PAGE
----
Latino Evangelicals Poised To Wield More Political Power
October 22, 2012

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Sergio and Katia Ocanas lead The International Church Las Vegas En Español.

LAS VEGAS -- Services at the Spanish-language chapel of a Las Vegas Evangelical church are anything but quiet. On Tuesday nights, at least 60 Latinos gather to praise God with arms in the air before Bible study begins.

The International Church Las Vegas En Español, which opened four years ago, sits in a western suburb of the city, on the main campus of International Church. About six tables are set up for Bible study, during which women (and men in a separate room), bring coffee and snacks and study passages of the Bible after worship songs.

The pastors -- Katia and Sergio Ocanas -- are in their 30s and lead a congregation of about 150. They offer morning lessons on Sundays for people new to this denomination.

Professor Gastón Espinosa, who teaches religious studies at Claremont McKenna College, explains that "Evangelicals derive their name from their emphasis on preaching the Good News" or evangelion, "about the life, death, and resurrection of Jesus Christ from the dead and the belief that anyone who puts their faith and trust in Jesus and asks him to forgive them of their sins, will go to heaven."

Luis Lugo, director of the Pew Forum on Religion and Public Life, has been charting the relationship between religion and politics among Latinos in the U.S. On Oct. 18, the Pew Forum released its latest study, titled Latinos, Religion and Campaign 2012, which shows that Latino Evangelicals who are eligible to vote are coveted by both parties.

“In 2004, for instance [Latino Evangelicals] went heavily for George W. Bush. They swung in 2008 and voted overwhelmingly for Obama, about 60 percent or so,” Lugo said. “So we know this is a swing constituency, getting a read on where they stand is very important.”

That’s because these voters are concentrated in battleground states. Roughly 24 million Latinos in the U.S. can vote. Of those, 16 percent are Evangelicals who are less likely to favor Obama than Latinos as a whole.

So, a GOP candidate with a mix of religion, social conservatism and an immigration reform platform could pick up more Latino Evangelicals. Voters like Oralia Meraz of Las Vegas who says she will vote for Gov. Mitt Romney.

“To me, what are really important are values -- those that my parents taught me as per God’s word,” Meraz said. “I will guide my vote on that."

Republican-leaning Evangelical leaders argue that voters like Meraz feel alienated by President Barack Obama.

Reverend Samuel Rodriguez, president of the National Hispanic Christian Leadership Conference, an Evangelical umbrella group, says many in his flock are turned off by Obama’s support of same-sex marriage, his failure to act on immigration reform and the large numbers of deportations that have happened over the last four years.

“If the question is: Does Romney stand a strong chance of courting the Latino Evangelical vote in 2012? The answer is yes,” Rodriguez said. “I’d be surprised if he doesn’t carry at least 65 percent of this community.”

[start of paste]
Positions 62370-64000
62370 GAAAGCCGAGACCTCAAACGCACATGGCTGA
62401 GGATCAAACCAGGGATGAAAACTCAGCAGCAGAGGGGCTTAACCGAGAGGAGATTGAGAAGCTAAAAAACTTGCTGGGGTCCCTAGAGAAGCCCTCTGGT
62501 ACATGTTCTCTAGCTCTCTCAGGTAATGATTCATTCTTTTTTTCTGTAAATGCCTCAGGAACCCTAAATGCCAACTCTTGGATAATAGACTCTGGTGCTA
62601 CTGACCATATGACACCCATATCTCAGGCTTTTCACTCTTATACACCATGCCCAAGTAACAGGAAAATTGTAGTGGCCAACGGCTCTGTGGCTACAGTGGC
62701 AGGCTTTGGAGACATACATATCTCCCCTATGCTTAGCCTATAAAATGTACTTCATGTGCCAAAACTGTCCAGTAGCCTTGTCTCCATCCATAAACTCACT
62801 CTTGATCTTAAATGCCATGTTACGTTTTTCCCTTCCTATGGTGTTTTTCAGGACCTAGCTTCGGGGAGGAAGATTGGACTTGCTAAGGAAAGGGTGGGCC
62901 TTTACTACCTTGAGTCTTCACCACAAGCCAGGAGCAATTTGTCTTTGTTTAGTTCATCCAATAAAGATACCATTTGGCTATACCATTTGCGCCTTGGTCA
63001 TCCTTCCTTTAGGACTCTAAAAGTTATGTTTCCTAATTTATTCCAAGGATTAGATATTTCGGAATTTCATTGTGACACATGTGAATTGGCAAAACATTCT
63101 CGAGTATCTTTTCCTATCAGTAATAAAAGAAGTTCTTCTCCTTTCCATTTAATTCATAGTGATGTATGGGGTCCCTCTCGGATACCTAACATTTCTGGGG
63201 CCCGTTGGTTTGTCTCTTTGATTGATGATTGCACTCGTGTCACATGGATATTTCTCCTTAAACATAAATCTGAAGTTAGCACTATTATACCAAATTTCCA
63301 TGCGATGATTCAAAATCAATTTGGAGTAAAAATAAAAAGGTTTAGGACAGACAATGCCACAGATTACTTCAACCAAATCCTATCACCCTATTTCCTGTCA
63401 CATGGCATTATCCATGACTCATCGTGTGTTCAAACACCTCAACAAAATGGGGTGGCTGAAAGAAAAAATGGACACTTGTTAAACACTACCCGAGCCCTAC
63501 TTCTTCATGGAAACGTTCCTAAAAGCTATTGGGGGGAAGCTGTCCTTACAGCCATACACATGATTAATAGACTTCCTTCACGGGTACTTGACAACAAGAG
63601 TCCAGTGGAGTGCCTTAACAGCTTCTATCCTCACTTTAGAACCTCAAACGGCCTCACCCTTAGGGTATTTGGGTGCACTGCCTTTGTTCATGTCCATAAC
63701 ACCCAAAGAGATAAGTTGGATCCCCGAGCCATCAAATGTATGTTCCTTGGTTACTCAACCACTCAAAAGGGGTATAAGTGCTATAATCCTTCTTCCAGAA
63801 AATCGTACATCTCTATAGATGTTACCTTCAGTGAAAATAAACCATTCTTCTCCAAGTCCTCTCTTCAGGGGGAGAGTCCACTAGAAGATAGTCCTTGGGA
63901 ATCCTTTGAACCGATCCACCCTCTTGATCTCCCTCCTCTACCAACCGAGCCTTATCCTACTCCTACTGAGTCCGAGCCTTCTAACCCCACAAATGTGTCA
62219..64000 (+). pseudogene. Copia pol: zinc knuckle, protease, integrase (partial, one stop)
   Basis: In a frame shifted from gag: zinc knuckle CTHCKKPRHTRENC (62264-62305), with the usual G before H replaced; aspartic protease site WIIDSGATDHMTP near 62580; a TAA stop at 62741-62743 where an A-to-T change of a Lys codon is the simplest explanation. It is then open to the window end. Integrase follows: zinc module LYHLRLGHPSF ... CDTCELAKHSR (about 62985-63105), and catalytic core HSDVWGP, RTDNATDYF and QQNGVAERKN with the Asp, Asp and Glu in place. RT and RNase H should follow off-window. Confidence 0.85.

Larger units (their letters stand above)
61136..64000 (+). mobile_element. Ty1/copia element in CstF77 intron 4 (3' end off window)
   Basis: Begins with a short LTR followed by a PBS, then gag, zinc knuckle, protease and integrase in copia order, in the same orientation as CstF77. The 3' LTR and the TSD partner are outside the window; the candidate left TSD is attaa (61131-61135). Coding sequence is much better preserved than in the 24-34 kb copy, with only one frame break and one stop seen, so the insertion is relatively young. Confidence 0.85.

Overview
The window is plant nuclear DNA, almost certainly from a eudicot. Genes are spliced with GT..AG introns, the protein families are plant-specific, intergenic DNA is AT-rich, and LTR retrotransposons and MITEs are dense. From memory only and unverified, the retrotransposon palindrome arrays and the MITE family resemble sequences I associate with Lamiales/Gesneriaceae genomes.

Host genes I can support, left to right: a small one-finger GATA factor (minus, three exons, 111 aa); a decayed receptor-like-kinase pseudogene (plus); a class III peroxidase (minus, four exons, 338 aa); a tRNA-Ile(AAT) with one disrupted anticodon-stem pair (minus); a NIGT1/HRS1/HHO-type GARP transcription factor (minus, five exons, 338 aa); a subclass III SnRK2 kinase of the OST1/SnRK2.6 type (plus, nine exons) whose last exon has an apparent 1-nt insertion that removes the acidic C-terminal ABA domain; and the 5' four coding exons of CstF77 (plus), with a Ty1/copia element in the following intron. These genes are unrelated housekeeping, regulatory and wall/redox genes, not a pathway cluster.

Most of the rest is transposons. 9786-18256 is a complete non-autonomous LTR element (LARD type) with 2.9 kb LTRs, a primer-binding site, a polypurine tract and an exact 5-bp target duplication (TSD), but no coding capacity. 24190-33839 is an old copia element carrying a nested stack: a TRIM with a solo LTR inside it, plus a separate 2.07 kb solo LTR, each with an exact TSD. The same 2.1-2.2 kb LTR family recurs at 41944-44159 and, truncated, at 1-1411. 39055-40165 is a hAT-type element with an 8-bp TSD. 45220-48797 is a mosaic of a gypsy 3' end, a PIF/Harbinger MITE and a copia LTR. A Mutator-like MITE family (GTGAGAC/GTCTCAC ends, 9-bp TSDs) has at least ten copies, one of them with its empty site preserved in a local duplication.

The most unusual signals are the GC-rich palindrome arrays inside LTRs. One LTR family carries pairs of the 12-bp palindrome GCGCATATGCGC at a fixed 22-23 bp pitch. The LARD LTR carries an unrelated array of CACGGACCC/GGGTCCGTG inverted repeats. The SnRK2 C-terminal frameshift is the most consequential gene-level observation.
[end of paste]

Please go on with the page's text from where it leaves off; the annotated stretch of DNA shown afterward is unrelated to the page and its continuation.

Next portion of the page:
Both of the presidential candidates have tried to court Latino Evangelicals. "Mitt Romney, for example, visited Billy Graham to receive his political blessing a few weeks ago and he had Samuel Rodriguez of the NHCLC give the closing benediction on the opening night of the Republican National Convention, a highly coveted spot for any national religious leader," Espinosa explained by email. "He also invited Latina Evangelical pop music star Jaci Velasquez to perform at the RNC."

President Obama appointed Rodriguez to his White House Fatherhood and Abortion Reduction task forces, Espinosa added, in addition to inviting him to pray at his Inauguration, among other invitations to Latino Evangelicals to sit on his White House Office of Faith-Based and Neighborhood Partnerships Advisory Board.

But the Pew study shows these voters also have other concerns -- which may keep them in the Democratic camp.

“One way to think about Latino Evangelicals is to think of them as big government social conservatives,” Pew Forum’s Lugo said. “They take very strong conservative positions on the social issues but on the role of government they prefer a larger government providing more services on things like education and health care, which Latinos rank among the highest.”

Juan Carlos Orozco is an Evangelical convert who became a citizen in 2005. He says he voted for Obama in the last election.

“Like a lot in the Latino community, I’m a Democrat but a very right-wing Democrat,” Orozco said. “My personal belief is that if Jesus were here today he’d vote Democrat.”

Of course not everyone in his church agrees.

“There’s a torn bipartisan operation going on. Some argue with me that if Jesus were here he’d be Republican,” Orozco added.

Most religious Latinos are Catholic. And of these, 75 percent of Catholic Latinos support Obama. Still Republicans may want to look to the future for support from this evangelical bloc. Their numbers are growing inside this country, and many more immigrants are arriving here who already identify as evangelicals.

EDITOR'S NOTE: This article has been modified to correct the spelling of Luis Lugo's name.

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